What are the Differences Between Window Treatments and Window Coverings?
All I want is a little clarity. I am the type of person who gets bothered by imprecise language, especially when it is within my own industry. You see, it’s my job to write about window blinds and shades and the terms, window treatments and coverings are bantered about all the time with little regard to their real meaning.
I decided to do some research and get a definitive answer, which I would share with the public. I am not expecting to create some kind of revolution just want to shed some light on a couple of pretty nebulous words.
First, I went to the Merriam-Webster online dictionary and found nothing, no definition for either word. How could that be? These are fairly common terms. This is confusing to me. I use an online tool in my work that tells me how many times per day the internet searching public uses keywords. The word window treatments gets used about 2,600 per day and the word window coverings gets used about 625 per day. And yet, these words are not clearly defined. I sense a conspiracy – just kidding.
My next resource was Wikipedia, the online encyclopedia with descriptions and explanations written by everyday people. I found the following entries:
A window covering is material used to cover a window to reduce sunlight, to provide additional weatherproofing, or to ensure privacy. Window Coverings are usually on the interior side of windows, but can be on the exterior in some situations. Types of coverings include: drapes, curtains, window blinds, including: Venetian blinds, mini blinds, window shutters, various types of boarding, nailed or screwed to the window casing, can be used as temporary window covering.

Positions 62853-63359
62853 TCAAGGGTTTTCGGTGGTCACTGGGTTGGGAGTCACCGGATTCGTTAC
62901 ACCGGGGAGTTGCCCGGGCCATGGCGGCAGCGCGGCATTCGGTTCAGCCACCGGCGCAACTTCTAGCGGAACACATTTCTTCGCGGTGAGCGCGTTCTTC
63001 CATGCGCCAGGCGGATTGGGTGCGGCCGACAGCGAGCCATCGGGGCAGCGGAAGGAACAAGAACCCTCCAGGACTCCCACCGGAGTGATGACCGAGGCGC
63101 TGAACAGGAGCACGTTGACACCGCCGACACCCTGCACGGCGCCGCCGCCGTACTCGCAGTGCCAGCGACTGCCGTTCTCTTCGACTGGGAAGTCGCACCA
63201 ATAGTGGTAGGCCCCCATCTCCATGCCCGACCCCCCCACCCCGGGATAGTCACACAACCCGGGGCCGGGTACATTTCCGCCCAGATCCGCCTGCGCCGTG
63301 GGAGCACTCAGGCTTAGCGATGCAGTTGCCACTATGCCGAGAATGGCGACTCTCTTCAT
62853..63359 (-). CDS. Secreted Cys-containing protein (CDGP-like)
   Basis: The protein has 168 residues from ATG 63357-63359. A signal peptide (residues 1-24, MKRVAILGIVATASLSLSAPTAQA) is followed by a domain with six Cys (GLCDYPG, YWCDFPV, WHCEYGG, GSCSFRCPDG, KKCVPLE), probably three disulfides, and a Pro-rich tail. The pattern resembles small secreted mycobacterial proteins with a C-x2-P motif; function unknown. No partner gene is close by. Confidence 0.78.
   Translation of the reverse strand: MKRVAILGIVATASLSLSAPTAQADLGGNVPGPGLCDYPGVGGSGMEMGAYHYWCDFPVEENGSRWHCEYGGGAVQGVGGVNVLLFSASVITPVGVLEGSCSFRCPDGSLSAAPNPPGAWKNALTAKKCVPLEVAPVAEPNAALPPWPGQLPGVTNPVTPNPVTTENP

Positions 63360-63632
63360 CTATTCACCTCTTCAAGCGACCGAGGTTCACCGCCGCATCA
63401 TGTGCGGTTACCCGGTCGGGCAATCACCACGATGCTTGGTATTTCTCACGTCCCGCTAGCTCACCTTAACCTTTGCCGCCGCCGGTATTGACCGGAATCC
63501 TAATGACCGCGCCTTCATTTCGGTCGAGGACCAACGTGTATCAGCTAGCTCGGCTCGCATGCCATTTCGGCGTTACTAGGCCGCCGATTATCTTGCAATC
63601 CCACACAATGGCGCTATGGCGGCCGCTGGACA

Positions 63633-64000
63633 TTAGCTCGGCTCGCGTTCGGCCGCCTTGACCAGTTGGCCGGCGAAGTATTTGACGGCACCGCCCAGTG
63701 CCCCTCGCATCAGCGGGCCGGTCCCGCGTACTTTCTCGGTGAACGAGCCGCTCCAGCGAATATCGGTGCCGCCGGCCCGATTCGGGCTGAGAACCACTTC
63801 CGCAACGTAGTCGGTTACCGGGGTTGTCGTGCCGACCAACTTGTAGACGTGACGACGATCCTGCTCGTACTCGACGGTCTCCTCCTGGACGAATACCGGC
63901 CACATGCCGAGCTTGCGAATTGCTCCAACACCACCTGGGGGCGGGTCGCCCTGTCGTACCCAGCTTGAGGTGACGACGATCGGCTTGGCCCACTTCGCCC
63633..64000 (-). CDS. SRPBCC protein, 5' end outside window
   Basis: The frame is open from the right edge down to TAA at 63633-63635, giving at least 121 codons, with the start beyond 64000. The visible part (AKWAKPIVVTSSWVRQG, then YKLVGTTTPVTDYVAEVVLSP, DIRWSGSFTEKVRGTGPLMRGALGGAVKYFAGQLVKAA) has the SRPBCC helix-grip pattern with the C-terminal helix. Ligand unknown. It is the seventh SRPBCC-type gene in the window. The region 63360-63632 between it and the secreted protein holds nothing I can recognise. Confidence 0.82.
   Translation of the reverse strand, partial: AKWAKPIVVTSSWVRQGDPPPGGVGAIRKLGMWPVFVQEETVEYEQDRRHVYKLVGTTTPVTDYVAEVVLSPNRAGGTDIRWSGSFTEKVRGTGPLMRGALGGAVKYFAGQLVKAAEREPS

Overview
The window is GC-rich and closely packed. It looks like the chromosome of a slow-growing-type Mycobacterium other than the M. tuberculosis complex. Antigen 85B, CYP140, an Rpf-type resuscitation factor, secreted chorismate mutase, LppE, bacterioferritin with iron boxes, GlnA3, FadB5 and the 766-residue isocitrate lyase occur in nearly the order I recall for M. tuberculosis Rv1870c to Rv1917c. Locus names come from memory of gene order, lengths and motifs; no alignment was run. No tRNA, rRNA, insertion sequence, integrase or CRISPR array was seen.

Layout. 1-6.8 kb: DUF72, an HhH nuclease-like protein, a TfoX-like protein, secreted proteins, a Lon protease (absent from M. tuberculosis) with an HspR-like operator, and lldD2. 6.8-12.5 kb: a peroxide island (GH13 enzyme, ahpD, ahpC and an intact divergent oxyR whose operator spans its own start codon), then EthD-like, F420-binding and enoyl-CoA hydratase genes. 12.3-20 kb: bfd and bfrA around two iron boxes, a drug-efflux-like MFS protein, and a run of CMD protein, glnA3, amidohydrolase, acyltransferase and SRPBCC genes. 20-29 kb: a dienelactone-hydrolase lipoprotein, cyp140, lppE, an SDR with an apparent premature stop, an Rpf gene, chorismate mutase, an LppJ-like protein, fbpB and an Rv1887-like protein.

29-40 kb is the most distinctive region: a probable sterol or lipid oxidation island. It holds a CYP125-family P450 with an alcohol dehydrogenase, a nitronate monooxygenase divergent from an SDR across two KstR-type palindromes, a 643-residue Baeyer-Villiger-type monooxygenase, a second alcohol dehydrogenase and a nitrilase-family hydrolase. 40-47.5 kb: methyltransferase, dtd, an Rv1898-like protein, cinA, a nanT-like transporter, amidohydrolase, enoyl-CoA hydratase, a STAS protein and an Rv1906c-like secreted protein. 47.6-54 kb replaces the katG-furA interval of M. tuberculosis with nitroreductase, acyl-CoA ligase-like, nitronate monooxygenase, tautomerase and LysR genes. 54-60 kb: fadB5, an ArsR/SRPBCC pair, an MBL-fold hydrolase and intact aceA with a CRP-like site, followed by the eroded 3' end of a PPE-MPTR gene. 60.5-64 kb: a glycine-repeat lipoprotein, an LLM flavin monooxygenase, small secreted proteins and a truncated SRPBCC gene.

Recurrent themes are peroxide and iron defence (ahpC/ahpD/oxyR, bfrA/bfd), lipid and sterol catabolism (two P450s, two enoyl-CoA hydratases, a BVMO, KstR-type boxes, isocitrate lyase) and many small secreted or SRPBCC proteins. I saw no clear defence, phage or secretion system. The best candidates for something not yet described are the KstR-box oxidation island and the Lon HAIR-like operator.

In interior decorating, a window treatment may refer to any of the following items placed over or around a window: curtains or drapery, including sheers, window blinds, including Venetian blinds, a valance, tiebacks used to hold curtains. It may also include treatments applied to directly to the glass, including: frosted glass (through acid, etching, sandblasting, or plastic films or panels), distorted optics, such as wavy glass, stained glass panels or ornaments.
It seems to me, based on these two entries that there is little difference between their meanings. Both include window blinds, drapes, curtains and Venetian blinds (an old term for what is now commonly referred to as mini blinds). Where they seem to depart, at least according to these descriptions is that window coverings includes shutters (in this case plantation shutters) and window treatments can include treatments to the glass itself.
Both have the basic meaning of something to decorate or cover a window for privacy and light-control (room darkening) and to accentuate the décor of a room. So, essentially what we have here are two poorly defined words that have virtually the same meaning. So, I would like to make a personal ruling on this issue and say that window treatments should be any treatment: drapes, blinds and shades on the interior (inside) portion of a window, whereas window coverings should be any treatment: shutters, storm shutters, and awnings to the outside portion of a window. That seems clearer to me. Doesn’t mean that everyone is suddenly going to jump on my definition bandwagon, but I can hope.